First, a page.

With ‘The French Dispatch’ Wes Anderson serves up yet another hyper-stylized journey to Dullsville that his legions of fans will eat up

Straight face: Bill Murray stars as an editor in Wes Anderson’s ‘The French Dispatch’.

THE FRENCH DISPATCH ** (108 minutes) M
There is so much to admire in the latest hyper-stylized offering from décor-obsessed director Wes Anderson – the highly mannered acting; the exactitude of the framing; the symmetry of the compositions; the beauty of its design – that it’s easy to overlook one important thing: the film has no heart.

Upon the demise of its editor Arthur Howitzer Jr (Bill Murray) the fictitious magazine of the title is to cease operation following the publication of a closing issue republishing several famous articles, the stories of which are recounted.

Of these, the most interesting is the first one involving a prisoner Moses Rosenthaler (Benicio del Toro), an artist who is serving a life sentence for murder. Basing his paintings on his beautiful guard (Léa Seydoux), the works catch the eye of art dealer Julien Cadazio (Adrien Brody) who arranges a major exhibition.

It’s full of quirks and proves fairly amusing. Regrettably, the other stories don’t come close and the film, for all its stylistic posturing, becomes somewhat dull as it lurches on. Not even all the alternating between colour and monochrome can enrich the proceedings.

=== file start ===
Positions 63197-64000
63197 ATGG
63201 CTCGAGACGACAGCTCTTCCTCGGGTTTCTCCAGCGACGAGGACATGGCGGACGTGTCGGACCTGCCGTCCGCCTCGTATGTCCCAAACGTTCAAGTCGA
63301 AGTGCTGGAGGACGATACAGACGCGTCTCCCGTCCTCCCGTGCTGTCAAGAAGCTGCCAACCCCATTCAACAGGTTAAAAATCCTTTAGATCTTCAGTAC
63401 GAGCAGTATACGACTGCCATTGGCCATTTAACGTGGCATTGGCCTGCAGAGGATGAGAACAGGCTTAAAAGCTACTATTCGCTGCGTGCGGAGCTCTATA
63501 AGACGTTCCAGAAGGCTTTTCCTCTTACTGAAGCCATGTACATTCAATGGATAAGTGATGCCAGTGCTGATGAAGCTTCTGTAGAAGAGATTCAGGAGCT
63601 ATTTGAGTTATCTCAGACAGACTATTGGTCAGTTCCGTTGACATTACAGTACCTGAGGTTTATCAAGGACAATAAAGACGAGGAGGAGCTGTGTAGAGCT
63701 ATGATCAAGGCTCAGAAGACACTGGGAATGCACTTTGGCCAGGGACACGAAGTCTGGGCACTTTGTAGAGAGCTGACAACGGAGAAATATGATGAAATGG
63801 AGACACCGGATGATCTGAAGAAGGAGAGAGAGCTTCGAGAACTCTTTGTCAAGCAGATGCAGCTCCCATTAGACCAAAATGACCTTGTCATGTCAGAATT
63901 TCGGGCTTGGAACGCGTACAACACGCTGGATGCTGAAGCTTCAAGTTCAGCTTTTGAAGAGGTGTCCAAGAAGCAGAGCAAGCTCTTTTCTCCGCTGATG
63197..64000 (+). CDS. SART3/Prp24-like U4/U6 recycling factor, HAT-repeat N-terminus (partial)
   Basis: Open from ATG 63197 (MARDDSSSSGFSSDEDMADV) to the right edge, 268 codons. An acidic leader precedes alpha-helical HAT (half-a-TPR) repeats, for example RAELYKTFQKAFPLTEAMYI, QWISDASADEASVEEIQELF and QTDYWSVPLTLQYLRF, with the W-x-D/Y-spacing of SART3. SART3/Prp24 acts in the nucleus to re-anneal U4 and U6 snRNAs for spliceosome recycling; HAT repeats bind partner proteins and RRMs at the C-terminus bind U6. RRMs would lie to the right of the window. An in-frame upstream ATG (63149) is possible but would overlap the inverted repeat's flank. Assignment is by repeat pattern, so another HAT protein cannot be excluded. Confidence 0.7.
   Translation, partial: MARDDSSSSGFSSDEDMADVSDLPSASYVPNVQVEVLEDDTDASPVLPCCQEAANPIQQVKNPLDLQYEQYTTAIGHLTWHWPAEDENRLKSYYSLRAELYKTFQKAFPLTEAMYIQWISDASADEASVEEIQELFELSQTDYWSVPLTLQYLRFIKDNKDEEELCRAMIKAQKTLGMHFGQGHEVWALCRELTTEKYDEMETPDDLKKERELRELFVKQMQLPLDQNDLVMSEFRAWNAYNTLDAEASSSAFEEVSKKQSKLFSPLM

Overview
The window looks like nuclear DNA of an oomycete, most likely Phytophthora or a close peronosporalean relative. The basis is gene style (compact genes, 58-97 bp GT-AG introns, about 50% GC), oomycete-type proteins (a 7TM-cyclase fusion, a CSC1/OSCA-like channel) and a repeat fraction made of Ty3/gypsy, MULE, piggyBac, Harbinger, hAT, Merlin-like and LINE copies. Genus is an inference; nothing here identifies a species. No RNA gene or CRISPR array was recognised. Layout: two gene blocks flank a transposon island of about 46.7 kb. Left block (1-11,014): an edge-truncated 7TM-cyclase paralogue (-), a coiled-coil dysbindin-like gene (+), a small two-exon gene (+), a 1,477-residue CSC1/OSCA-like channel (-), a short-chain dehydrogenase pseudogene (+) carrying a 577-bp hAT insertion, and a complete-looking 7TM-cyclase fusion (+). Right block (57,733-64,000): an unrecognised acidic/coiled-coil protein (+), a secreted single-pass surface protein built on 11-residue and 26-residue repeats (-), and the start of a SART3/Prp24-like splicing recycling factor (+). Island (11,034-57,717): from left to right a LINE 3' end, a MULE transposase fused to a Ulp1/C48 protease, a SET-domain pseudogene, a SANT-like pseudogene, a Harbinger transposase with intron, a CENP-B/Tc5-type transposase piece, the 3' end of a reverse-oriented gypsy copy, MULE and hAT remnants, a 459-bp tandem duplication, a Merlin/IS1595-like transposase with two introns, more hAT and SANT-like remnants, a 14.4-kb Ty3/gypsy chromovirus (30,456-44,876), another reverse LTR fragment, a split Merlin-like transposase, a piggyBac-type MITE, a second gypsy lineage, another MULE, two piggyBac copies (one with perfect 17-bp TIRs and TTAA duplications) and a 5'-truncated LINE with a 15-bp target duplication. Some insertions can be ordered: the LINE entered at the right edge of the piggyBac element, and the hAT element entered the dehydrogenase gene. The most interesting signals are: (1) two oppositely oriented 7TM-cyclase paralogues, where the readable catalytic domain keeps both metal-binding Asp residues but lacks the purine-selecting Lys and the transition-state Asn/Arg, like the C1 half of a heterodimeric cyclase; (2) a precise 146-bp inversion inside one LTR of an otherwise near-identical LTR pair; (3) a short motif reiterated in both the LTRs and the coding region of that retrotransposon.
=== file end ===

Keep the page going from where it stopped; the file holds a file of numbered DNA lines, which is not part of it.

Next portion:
Anderson – whose long CV includes some pretty good films such as Bottle Rocket, Rushmore and…that’s about it – has never been all that compelled by the storytelling principle of emotionally engaging with an audience. That reputation is furthered here.

The mannered, straight-faced acting – long part of Anderson’s cache of signature ticks – is especially grating, with the stilted dialogue delivery proving the perfect complement to the painterly compositions, which reek with detail but not with life.

Although it boasts a boatload of quirky characters and an impressive ensemble cast – Owen Wilson, Elisabeth Moss, Frances McDormand, Timothée Chalamet (from Dune), Jeffrey Wright, Tilda Swinton, Edward Norton, Willem Dafoe and Henry Winkler (yes, The Fonz) – the performances are largely defined by their dryness. A distinctive kink, to be sure, but also tedious to endure.

Aptly, the fictitious French town in which the film is set is called Ennui-sur-Blasé, which roughly translates as boredom-on-apathy. There’s no argument the film lives up to that name.

Particularly irritating is how The French Dispatch has received wide praise for supposedly being a tribute to journalism. To be brutally honest, it might well be taken as a qualified, nostalgic ode to a very old-school, very specialized form of niche, longform journalism, but it has nothing to say about journalism today. Just clarifying that for the record.

Still, none of this applies to the sizeable fanbase Wes Anderson commands.

These diehard lovers of his work find profundity in his cinematic mannerisms and dismiss criticisms that films such as The Royal Tenenbaums, The Life Aquatic with Steve Zissou, Fantastic Mr. Fox & Isle of Dogs (both truly terrible films) and The Grand Budapest Hotel are examples of form over content.

To these august denizens, The French Dispatch will doubtless unspool as a trove of cinematic splendour far beyond the ability of lesser beings to fully appreciate.